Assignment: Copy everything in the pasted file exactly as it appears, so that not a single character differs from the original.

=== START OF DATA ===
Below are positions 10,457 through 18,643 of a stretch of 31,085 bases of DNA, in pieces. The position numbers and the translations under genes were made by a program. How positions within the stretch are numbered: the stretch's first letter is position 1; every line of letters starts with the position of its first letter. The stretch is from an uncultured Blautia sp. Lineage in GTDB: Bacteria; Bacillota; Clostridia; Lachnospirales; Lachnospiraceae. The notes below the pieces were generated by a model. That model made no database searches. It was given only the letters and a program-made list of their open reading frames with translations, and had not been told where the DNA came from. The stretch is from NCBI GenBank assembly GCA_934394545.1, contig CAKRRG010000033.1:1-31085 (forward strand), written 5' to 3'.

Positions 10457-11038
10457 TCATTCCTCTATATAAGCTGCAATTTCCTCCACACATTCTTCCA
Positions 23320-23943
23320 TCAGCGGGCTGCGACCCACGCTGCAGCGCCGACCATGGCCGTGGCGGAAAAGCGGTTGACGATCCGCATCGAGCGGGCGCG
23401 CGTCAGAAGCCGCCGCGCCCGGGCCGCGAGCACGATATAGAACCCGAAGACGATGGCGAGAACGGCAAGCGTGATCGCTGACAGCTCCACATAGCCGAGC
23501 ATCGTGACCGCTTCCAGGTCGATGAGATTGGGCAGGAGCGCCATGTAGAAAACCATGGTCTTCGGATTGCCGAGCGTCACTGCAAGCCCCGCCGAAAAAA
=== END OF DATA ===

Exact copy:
Below are positions 10,457 through 18,643 of a stretch of 31,085 bases of DNA, in pieces. The position numbers and the translations under genes were made by a program. How positions within the stretch are numbered: the stretch's first letter is position 1; every line of letters starts with the position of its first letter. The stretch is from an uncultured Blautia sp. Lineage in GTDB: Bacteria; Bacillota; Clostridia; Lachnospirales; Lachnospiraceae. The notes below the pieces were generated by a model. That model made no database searches. It was given only the letters and a program-made list of their open reading frames with translations, and had not been told where the DNA came from. The stretch is from NCBI GenBank assembly GCA_934394545.1, contig CAKRRG010000033.1:1-31085 (forward strand), written 5' to 3'.

Positions 10457-11038
10457 TCATTCCTCTATATAAGCTGCAATTTCCTCCACACATTCTTCCA
Positions 23320-23943
23320 TCAGCGGGCTGCGACCCACGCTGCAGCGCCGACCATGGCCGTGGCGGAAAAGCGGTTGACGATCCGCATCGAGCGGGCGCG
23401 CGTCAGAAGCCGCCGCGCCCGGGCCGCGAGCACGATATAGAACCCGAAGACGATGGCGAGAACGGCAAGCGTGATCGCTGACAGCTCCACATAGCCGAGC
23501 ATCGTGACCGCTTCCAGGTCGATGAGATTGGGCAGGAGCGCCATGTAGAAAACCATGGTCTTCGGATTGCCGAGCGTCACTGCAAGCCCCGCCGAAAAAA